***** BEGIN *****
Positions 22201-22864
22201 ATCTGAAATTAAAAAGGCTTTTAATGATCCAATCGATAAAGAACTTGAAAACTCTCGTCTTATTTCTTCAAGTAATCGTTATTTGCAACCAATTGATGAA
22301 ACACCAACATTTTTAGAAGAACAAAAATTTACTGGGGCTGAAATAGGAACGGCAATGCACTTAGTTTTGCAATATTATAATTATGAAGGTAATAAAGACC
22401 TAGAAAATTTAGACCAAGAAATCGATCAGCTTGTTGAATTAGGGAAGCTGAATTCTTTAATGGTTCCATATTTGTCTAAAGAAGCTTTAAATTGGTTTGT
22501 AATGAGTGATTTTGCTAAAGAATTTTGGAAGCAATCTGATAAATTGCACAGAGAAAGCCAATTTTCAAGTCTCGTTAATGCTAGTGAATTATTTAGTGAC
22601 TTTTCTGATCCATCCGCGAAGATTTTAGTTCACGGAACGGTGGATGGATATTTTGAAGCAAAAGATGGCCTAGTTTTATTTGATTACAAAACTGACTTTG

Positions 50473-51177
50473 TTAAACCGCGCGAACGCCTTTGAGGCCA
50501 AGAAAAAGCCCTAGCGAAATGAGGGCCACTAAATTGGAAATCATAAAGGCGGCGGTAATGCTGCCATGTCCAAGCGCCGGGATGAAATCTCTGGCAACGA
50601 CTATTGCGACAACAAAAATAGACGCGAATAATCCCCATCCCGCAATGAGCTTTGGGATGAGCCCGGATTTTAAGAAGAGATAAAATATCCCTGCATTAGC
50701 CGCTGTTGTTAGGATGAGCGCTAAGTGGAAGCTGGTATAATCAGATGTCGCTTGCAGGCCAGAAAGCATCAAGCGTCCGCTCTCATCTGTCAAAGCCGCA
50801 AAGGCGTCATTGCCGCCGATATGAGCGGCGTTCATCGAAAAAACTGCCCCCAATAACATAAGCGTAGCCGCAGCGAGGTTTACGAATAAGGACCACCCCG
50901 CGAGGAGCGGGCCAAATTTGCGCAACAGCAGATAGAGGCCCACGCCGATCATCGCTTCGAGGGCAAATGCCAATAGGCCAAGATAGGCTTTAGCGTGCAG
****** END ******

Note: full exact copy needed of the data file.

Positions 22201-22864
22201 ATCTGAAATTAAAAAGGCTTTTAATGATCCAATCGATAAAGAACTTGAAAACTCTCGTCTTATTTCTTCAAGTAATCGTTATTTGCAACCAATTGATGAA
22301 ACACCAACATTTTTAGAAGAACAAAAATTTACTGGGGCTGAAATAGGAACGGCAATGCACTTAGTTTTGCAATATTATAATTATGAAGGTAATAAAGACC
22401 TAGAAAATTTAGACCAAGAAATCGATCAGCTTGTTGAATTAGGGAAGCTGAATTCTTTAATGGTTCCATATTTGTCTAAAGAAGCTTTAAATTGGTTTGT
22501 AATGAGTGATTTTGCTAAAGAATTTTGGAAGCAATCTGATAAATTGCACAGAGAAAGCCAATTTTCAAGTCTCGTTAATGCTAGTGAATTATTTAGTGAC
22601 TTTTCTGATCCATCCGCGAAGATTTTAGTTCACGGAACGGTGGATGGATATTTTGAAGCAAAAGATGGCCTAGTTTTATTTGATTACAAAACTGACTTTG

Positions 50473-51177
50473 TTAAACCGCGCGAACGCCTTTGAGGCCA
50501 AGAAAAAGCCCTAGCGAAATGAGGGCCACTAAATTGGAAATCATAAAGGCGGCGGTAATGCTGCCATGTCCAAGCGCCGGGATGAAATCTCTGGCAACGA
50601 CTATTGCGACAACAAAAATAGACGCGAATAATCCCCATCCCGCAATGAGCTTTGGGATGAGCCCGGATTTTAAGAAGAGATAAAATATCCCTGCATTAGC
50701 CGCTGTTGTTAGGATGAGCGCTAAGTGGAAGCTGGTATAATCAGATGTCGCTTGCAGGCCAGAAAGCATCAAGCGTCCGCTCTCATCTGTCAAAGCCGCA
50801 AAGGCGTCATTGCCGCCGATATGAGCGGCGTTCATCGAAAAAACTGCCCCCAATAACATAAGCGTAGCCGCAGCGAGGTTTACGAATAAGGACCACCCCG
50901 CGAGGAGCGGGCCAAATTTGCGCAACAGCAGATAGAGGCCCACGCCGATCATCGCTTCGAGGGCAAATGCCAATAGGCCAAGATAGGCTTTAGCGTGCAG